The selection for this month's meeting of my culinary history reading group is The President's Kitchen Cabinet: The Story of the African Americans Who Have Fed our First Families. I enjoyed it so much that I immediately bought an earlier book by the same author, Adrian Miller. His book Soul Food: The Surprising Story of an American Cuisine One Plate at a Time was also very interesting and full of insights and information that I had not been aware of before. These books are very appropriate for reading this month since February is African American History Month.
The President's Kitchen Cabinet presents a chronological study of African American cooks and kitchen workers who served in the White House, first occupied by John Adams, and the homes of Washington and Jefferson prior to the White House. Miller, in my opinion, did a wonderful job of illustrating certain aspects of American history through the specific individuals in presidential service. Using as much detail as he could find, he presents the conditions of work and the lives of the presidential cooks. Sadly, at times even their names are lost to history, and details are often scarce, but he made the best of it. We get a general picture by learning how these particular African Americans dealt with mainstream white attitudes and prejudices.
Several of the pre-Civil-War presidents brought enslaved African Americans to their kitchens. Until the Truman years, presidents had to pay their own expenses -- so the slave-owners among the early presidents were using the unpaid labor at their disposal rather than hiring employees. But even when kitchen staff were free men and women, they were far from equal to whites. Legal and conventional limitations on African American workers' potential professions and occupations meant that kitchen work was one of the few areas where they were allowed employment. For around a century and a half, kitchen employees were virtually the only black workers in the lives of US presidents: Miller describes how at times, these workers became informants that gave the president an African American point of view, and thus played a political role. Obviously, quite a bit of the historical background is painful to read, but Miller shows how the African American cooks had dignity and high principles despite the evils of American society.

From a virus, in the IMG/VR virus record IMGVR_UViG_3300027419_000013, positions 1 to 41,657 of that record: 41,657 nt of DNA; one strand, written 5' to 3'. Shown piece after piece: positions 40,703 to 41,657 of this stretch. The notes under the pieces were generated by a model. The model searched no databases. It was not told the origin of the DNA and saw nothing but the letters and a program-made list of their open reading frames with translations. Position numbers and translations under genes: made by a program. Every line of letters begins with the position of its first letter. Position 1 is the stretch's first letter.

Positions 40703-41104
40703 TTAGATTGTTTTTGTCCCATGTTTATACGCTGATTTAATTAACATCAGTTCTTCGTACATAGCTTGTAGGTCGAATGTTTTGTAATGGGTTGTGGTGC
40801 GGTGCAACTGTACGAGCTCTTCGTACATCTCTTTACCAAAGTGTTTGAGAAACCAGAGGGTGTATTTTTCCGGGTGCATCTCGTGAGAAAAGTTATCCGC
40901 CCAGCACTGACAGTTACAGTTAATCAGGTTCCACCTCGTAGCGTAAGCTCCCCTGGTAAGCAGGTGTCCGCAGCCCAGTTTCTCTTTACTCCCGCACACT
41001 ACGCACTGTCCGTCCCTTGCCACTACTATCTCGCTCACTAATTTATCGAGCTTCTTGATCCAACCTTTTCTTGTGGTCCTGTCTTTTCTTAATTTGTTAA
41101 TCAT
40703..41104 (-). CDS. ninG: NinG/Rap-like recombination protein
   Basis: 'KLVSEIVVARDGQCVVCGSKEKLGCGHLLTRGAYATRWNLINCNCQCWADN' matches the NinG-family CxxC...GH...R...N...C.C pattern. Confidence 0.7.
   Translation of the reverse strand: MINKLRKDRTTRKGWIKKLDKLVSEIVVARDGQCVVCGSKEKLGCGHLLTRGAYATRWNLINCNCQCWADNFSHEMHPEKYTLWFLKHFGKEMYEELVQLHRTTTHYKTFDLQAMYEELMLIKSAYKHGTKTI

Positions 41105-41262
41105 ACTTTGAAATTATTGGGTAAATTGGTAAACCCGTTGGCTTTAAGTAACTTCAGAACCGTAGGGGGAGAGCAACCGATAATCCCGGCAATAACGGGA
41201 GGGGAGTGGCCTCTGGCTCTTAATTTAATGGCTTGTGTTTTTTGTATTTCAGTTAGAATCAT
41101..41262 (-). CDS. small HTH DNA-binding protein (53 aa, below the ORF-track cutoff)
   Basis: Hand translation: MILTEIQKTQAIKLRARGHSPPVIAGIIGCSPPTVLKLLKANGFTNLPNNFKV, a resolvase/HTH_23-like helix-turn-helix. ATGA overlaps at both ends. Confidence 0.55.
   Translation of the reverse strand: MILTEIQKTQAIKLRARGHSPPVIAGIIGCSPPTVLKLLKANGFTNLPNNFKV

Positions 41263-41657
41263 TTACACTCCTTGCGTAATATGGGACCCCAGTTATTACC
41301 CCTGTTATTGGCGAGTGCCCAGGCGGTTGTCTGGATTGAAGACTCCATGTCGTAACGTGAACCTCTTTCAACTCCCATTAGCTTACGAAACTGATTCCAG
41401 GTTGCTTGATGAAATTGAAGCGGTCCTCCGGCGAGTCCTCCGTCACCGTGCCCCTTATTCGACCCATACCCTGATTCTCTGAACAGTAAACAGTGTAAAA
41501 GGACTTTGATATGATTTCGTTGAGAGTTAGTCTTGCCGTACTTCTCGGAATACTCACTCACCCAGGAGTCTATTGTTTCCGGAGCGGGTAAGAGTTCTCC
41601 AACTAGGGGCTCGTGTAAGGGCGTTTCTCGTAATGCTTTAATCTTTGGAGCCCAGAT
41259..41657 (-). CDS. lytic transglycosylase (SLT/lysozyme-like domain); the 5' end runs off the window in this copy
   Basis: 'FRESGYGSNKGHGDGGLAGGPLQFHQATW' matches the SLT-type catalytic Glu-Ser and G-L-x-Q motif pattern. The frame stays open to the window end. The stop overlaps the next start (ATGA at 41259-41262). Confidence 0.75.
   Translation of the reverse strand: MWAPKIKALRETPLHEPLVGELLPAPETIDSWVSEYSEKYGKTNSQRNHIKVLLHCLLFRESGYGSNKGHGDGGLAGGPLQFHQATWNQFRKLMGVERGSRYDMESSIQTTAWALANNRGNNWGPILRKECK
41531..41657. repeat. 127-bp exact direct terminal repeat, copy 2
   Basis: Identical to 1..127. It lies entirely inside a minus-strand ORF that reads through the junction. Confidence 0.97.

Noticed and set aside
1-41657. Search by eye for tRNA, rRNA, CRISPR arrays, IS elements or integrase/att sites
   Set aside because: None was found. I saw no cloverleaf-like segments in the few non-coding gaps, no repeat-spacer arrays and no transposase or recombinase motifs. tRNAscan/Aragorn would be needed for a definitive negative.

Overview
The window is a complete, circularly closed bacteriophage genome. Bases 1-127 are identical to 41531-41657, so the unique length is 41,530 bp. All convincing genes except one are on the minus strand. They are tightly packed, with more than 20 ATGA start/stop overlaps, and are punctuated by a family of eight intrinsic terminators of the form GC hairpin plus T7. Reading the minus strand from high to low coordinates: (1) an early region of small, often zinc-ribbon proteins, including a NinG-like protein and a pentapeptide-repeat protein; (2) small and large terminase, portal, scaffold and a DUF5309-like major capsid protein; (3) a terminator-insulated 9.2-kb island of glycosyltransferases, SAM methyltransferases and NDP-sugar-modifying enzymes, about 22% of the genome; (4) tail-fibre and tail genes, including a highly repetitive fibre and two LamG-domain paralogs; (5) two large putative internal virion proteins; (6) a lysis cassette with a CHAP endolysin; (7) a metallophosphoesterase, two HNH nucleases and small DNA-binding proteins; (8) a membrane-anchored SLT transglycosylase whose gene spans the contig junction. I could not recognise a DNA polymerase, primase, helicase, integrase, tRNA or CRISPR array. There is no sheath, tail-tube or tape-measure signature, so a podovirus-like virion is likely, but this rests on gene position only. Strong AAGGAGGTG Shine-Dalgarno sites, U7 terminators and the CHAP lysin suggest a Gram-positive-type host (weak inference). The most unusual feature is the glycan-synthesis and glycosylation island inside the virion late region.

|Author Adrian Miller (from amazon.com)|
I completely enjoyed the way that Miller combines personal memories, historical narratives and memoirs, published cookbooks and well-known cookbook authors, and what I see as diligent scholarship in looking up the history of these foods. He considers questions of taste, socio-economic status, and whether Soul Food is good or bad for one's health. He also describes many social contexts for Soul Food consumption, such as having the preacher as a guest at a fried-chicken Sunday dinner, or the organization and content of communal meals.
Where he can, Miller connects his chosen food topics to native foods in West Africa. However, he also connects Soul Food favorites to recipes that black workers cooked in southern kitchens: both enslaved workers and later free workers. The favorite desserts he lists (banana pudding, pound cake, and peach cobbler, particularly) all, in his view, have British origins.
Some of the foods he describes are familiar, classic choices that almost anyone associates with Soul Food: for example, fried chicken, fried fish, cornbread, candied yams, greens, and chitlins. Others were a bit of a surprise, like "the most famous dish probably unknown to you" which is roasted possum with sweet potatoes! One chapter is titled "How did Macaroni and Cheese Get So Black?" -- he's right, I had no idea that mac & cheese was a major choice on Soul Food tables. There's also a chapter on hot sauce, which I thought was more generically southern. Or red Kool-Aid, which I had no idea was so central to Soul Food, but which he shows is actually closely related to beverages consumed in West Africa.
My summary really doesn't capture the fascinating way that Miller knits all these different forms of research and experience into a readable book that's full of insights about history, food history, and good eating.